Gender-based violence (GBV) refers to the denial of resources aside from the physical or emotional abuse, according to the UN. Women in agriculture face GBV with regards to both disproportionate workload and limited access to land and resources compared to their male counterparts. It is therefore essential to recognize the contribution of female farmers, and to end the unequal access to resources.
Imagine waking up before dawn to prepare breakfast for the family, working in and out between the farmland and the kitchen throughout the day, and only getting rest after attending to every family member’s needs – it is the daily routine typically seen among women in rural agricultural areas. As approximately 80 percent of food produced globally is sourced from family farming, women play a critical role in agricultural production. On average, women constitute 43 percent of the agricultural labor force in developing regions, yet they make up less than 13 percent of the landholders. Their restricted access to land rights further leads to economic insecurity, lack of decision making, and limited access to subsidies or credits for agricultural productivity improvement.
This hardship for women is especially evident in India. After thousands of farmers in India committed suicide due to loss of produce and unpredictable harvest in association with climate change, their wives are left behind as widows. Due to the lack of access to land, they become very vulnerable and are left at others’ disposal. The adversity not only comes from private lenders and banks, but also their in-laws and the broader society. Farmer widows are often labelled as inauspicious with additional stigma for their husbands’ death and debt. Therefore, it is not uncommon that women are expelled by their in-laws, whom they usually live with, after their spouse’s death. In some cases, the authorities even disapprove the compensation for such suicides to the widows, for they are only seen as cultivators not farmers.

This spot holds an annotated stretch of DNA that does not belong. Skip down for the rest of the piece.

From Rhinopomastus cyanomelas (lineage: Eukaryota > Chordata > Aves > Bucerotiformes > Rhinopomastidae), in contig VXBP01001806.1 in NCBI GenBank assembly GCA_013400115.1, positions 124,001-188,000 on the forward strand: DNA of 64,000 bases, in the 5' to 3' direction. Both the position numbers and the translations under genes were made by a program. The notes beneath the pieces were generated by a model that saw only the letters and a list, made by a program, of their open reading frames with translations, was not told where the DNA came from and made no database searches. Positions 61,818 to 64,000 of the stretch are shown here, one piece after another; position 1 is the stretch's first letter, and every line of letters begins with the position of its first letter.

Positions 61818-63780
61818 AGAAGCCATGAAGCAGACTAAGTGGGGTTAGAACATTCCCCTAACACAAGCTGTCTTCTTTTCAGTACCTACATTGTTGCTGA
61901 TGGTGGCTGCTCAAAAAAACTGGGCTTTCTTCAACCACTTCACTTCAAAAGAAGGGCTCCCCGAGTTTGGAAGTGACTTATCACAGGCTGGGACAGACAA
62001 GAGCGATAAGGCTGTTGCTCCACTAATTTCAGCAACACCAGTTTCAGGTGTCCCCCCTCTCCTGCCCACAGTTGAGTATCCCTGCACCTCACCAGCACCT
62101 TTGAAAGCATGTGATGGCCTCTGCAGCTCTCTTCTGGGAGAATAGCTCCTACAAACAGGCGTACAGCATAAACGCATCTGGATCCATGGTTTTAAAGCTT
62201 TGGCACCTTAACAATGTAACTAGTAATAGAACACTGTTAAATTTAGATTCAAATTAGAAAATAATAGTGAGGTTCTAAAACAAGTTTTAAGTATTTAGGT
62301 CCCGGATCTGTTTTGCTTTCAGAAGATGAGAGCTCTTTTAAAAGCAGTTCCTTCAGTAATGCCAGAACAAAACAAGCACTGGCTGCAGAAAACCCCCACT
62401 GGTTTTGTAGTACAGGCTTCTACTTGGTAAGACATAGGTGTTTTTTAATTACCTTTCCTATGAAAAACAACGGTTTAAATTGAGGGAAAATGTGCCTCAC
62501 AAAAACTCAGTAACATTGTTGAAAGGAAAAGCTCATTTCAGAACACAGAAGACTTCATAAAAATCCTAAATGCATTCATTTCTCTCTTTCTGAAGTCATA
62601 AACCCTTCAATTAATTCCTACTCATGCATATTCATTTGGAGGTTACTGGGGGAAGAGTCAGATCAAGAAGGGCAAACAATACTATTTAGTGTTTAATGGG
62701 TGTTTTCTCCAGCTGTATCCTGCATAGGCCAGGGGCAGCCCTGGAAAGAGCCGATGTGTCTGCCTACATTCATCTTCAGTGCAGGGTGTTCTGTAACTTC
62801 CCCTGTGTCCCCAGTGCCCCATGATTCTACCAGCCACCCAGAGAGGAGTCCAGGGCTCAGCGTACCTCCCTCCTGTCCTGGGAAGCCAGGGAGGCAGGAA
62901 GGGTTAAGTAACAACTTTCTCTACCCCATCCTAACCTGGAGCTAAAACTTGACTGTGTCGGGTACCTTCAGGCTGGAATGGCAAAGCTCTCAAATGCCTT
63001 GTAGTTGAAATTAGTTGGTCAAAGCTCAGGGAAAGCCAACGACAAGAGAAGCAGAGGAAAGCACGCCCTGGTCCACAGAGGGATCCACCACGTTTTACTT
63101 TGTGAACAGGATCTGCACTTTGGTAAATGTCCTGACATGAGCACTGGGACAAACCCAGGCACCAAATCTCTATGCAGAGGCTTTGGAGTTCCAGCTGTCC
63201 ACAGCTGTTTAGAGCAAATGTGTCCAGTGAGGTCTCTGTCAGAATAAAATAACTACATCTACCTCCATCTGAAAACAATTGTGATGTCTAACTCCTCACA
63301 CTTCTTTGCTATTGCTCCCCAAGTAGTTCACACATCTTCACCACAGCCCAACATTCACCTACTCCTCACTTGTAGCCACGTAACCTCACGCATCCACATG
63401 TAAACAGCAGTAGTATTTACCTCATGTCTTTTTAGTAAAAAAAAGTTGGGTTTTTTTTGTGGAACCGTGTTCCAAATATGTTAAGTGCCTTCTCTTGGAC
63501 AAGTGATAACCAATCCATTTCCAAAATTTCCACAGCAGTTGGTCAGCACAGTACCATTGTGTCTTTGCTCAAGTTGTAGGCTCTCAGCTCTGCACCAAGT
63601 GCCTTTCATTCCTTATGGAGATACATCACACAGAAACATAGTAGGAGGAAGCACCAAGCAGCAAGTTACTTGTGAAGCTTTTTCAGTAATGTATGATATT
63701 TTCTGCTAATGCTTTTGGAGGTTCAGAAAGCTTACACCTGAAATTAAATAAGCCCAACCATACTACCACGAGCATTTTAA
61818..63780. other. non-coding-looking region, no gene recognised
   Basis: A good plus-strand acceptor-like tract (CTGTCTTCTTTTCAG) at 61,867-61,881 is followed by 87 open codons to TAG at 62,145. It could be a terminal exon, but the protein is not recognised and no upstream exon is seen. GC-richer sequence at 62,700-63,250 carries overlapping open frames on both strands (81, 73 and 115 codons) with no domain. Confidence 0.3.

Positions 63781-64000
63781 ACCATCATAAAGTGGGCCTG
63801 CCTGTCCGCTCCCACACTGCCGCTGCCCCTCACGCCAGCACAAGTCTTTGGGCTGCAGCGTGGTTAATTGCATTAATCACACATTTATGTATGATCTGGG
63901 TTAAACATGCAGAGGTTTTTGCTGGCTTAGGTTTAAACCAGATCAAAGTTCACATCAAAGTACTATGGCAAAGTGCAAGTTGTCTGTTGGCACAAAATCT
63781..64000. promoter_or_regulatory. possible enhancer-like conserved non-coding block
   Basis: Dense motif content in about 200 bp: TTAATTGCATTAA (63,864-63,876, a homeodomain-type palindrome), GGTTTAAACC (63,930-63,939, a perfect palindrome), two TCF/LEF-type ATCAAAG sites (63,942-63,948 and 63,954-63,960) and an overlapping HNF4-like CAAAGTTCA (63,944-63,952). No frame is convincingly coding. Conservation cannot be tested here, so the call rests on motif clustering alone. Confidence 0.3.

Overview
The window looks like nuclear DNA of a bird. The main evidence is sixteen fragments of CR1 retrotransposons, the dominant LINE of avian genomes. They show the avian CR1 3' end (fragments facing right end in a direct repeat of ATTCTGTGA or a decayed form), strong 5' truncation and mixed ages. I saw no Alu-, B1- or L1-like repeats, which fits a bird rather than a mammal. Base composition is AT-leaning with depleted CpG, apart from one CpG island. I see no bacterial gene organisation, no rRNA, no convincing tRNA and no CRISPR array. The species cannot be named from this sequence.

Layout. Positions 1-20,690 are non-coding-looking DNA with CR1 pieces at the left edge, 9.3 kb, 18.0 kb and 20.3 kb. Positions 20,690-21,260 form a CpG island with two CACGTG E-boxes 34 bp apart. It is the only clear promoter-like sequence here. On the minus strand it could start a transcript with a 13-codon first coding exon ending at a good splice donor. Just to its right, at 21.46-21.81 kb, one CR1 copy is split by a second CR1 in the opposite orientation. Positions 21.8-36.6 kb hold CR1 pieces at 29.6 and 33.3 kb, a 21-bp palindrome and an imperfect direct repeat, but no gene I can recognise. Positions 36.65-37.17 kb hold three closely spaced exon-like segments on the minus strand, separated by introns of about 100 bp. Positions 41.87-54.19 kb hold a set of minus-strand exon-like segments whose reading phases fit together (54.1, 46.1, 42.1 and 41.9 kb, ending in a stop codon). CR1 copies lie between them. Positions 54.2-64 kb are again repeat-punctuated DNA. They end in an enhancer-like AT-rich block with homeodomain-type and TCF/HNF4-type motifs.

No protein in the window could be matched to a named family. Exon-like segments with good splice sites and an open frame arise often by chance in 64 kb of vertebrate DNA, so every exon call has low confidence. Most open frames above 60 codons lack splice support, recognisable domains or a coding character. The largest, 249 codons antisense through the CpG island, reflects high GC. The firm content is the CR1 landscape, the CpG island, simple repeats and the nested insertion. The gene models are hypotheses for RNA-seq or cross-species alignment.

Confined access to land rights, as well as technical and financial support, are important not only for farmer widows, but also for a growing number of female farmers after the male migration from villages to cities. If women were given equal access to agricultural resources and services as their male counterparts worldwide, the yields could be increased by as much as 30 percent, according to the United Nations Food and Agriculture Organization (FAO).
In India, there is an emerging formation of self-help groups to support female farmers through knowledge sharing and monetary aid. The gender inequity in access to resources, opportunities and services is also addressed by FAO under the scope of gender-based violence, for such vulnerabilities exacerbates food insecurity. At a global scale, education on gender equality, in addition to practical training, are provided for capacity building at the Junior/Farmer Field and Life Schools. Furthermore, the engagement of women in the decision making process is encouraged through Dimitra Clubs in local communities worldwide.
As agrarian women are both the caregivers and food-providers in the majority of rural contexts, it is vital to safeguard their rights. By closing the gender gap in agriculture, it opens up new opportunities to women and allow them to reach their full potentials. Such empowerment in female farmers further contributes to sustainable community development by ensuring agricultural productivity and food security.
“The empowerment of rural women and girls is essential to building a prosperous, equitable and peaceful future for all on a healthy planet.” — UN Secretary-General, António Guterres